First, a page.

Kelty makes an external frame with no bag called the Cache Hauler. I would also consider this as a backbone to attach a panel loader pack or have a simple full panel bag custom sewn. This Cache Hauler is used to cart quartered elk out of remote hunting regions and is first rate for heavy loads.

    Some caveats:
    If you are significantly overweight, the belt will not be able to tie in with the shelf of the hips and the advantage provided by the frame sheet will be lost.
    If you want in a rear opening pack, you need to be the perfect size for the pack that offers it. You cannot have an adjustable torso length feature AND rear opening feature.
    There are no one-size-fits-all technical packs where one size truly fits all.
    The Kelty Redwing has a lower-end technical frame system and panel opening but your body needs to fit the backpack. It has no adjustment for torso length.
    Bruce

  7. #17

    Join Date
    Nov 1999
    Location
    San Clemente, California
    Posts
    3,246

    Re: current options for backpacks that will carry up to 5x7

    Quote Originally Posted by Photobackpacker View Post
    ...Kelty makes an external frame with no bag called the Cache Hauler. I would also consider this as a backbone to attach a panel loader pack or have a simple full panel bag custom sewn. This Cache Hauler is used to cart quartered elk out of remote hunting regions and is first rate for heavy loads...
    I have one of those and use it with several photo packs that are well designed for camera equipment but not for humans. Unfortunately, the Kelty has hinged supports for its shelf that limit the width of what fit on it. After more than a year of trying to find a dealer that would ship to the U.S., amazon UK finally added this hauler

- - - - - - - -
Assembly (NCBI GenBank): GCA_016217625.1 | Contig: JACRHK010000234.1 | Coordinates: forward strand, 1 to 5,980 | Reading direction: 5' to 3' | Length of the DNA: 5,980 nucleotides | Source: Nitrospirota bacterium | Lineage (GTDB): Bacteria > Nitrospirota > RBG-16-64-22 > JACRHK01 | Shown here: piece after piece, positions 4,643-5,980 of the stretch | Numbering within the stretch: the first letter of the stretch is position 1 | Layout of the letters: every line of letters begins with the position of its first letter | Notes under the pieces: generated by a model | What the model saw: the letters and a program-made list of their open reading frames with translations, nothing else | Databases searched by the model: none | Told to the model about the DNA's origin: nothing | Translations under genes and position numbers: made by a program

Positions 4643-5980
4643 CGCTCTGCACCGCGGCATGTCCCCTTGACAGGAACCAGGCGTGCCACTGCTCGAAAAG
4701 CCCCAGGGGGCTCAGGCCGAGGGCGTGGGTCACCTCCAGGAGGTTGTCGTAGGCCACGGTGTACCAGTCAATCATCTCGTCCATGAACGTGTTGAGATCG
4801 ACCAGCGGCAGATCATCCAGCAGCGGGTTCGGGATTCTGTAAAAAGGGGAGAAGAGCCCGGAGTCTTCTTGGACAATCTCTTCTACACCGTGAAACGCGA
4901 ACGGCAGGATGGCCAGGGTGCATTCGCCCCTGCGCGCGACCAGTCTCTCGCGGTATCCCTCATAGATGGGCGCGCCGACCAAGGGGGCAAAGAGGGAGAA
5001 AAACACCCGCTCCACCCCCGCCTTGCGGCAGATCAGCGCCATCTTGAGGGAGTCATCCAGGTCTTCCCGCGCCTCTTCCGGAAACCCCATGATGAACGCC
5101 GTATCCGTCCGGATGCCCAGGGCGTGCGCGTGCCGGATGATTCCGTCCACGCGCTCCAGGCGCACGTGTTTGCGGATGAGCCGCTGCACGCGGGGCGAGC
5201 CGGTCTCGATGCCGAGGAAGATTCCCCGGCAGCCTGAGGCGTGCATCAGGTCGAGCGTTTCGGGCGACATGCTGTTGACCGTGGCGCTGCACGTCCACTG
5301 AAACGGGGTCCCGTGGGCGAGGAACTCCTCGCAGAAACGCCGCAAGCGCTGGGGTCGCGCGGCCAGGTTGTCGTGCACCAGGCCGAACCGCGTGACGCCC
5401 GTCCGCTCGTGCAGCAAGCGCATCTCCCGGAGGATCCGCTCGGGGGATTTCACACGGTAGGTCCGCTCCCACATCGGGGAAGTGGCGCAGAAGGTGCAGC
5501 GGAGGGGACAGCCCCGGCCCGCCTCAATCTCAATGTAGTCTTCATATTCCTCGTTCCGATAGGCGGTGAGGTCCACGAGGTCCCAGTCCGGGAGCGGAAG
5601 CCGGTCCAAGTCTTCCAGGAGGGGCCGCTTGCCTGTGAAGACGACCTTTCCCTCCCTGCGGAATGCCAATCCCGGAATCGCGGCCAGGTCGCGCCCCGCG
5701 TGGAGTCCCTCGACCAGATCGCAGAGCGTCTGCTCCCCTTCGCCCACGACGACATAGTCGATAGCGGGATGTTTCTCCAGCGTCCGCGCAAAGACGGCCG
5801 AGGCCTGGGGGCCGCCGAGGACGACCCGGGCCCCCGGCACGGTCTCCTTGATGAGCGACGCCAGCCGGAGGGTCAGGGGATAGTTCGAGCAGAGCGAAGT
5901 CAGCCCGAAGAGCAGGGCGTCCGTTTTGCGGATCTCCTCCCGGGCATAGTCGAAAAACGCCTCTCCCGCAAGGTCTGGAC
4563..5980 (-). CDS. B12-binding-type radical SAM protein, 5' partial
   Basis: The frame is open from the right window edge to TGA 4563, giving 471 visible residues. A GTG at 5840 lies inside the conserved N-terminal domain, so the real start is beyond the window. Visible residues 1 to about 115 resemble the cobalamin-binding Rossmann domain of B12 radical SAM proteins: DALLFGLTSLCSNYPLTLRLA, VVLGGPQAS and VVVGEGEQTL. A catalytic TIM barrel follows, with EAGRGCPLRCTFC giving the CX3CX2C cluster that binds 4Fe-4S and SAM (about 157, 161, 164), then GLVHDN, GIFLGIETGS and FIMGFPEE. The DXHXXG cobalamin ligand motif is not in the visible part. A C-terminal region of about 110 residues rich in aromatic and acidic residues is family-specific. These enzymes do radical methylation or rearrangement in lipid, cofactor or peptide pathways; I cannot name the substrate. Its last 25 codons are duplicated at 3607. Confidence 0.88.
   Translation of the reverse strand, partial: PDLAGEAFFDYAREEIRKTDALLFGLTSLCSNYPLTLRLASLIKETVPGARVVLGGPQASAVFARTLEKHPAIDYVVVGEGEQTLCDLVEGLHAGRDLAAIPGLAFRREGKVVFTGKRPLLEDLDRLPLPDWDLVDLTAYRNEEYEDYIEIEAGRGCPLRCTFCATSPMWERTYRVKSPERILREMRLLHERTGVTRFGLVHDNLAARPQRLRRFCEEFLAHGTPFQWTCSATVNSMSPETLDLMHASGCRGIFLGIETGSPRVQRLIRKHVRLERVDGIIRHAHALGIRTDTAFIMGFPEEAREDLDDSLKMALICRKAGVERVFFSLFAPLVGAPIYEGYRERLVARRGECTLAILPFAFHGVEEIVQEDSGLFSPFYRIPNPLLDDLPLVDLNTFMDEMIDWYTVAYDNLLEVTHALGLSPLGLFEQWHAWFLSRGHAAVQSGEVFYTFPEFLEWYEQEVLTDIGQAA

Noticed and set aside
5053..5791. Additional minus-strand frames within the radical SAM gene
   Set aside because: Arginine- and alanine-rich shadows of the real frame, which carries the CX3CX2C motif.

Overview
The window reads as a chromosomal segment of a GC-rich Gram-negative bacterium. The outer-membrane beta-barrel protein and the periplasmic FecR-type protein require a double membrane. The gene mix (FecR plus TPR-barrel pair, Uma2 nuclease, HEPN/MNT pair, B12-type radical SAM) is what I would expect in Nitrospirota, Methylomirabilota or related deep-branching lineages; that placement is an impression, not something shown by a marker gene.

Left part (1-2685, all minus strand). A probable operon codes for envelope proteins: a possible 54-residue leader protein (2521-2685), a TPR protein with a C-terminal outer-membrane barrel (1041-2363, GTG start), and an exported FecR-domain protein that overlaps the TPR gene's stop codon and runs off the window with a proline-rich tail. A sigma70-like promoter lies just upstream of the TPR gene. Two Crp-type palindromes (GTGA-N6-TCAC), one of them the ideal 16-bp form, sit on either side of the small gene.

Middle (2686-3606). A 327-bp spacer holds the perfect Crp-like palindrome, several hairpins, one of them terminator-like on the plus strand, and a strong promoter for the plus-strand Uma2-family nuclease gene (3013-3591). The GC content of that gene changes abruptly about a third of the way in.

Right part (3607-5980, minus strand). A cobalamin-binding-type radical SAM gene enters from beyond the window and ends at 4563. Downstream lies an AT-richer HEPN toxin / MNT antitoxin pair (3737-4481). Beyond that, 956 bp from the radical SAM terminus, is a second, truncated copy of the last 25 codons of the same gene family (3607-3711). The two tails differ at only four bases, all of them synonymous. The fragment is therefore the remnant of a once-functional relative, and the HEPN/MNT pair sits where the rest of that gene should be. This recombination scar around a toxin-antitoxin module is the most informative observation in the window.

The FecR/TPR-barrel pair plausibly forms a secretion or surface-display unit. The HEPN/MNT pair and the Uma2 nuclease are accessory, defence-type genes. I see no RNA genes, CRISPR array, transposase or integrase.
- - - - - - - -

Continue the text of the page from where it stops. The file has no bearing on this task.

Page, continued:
to its offerings. Despite high shipping cost, I ordered one which arrived a few days ago. It not only doesn't limit load width (enabling me to lash my Zone VI field camera case or my Think Tank Airport Accelerator containing an 8x10 system to it), it also stands up straight when set on the ground.

    I've tried many different camera carrying approaches, including Bruce's Photobackpacker system. None of them can compare with an external frame that transfers substantially all load to the hips and keeps its back away from the user's back.

  8. #18

    Join Date
    Apr 2006
    Location
    Minneapolis Minnesota USA
    Posts
    190

    Re: current options for backpacks that will carry up to 5x7

    You are correct. The frame pack is the freight hauler. It is not compact, elegant, easily stowed nor airline carry-on compatible. It is like comparing a SUV to a Mack Truck. Internal frame packs need to make too many rigidity sacrifices to keep the pack comfortable for the user.

    Bruce
    Bruce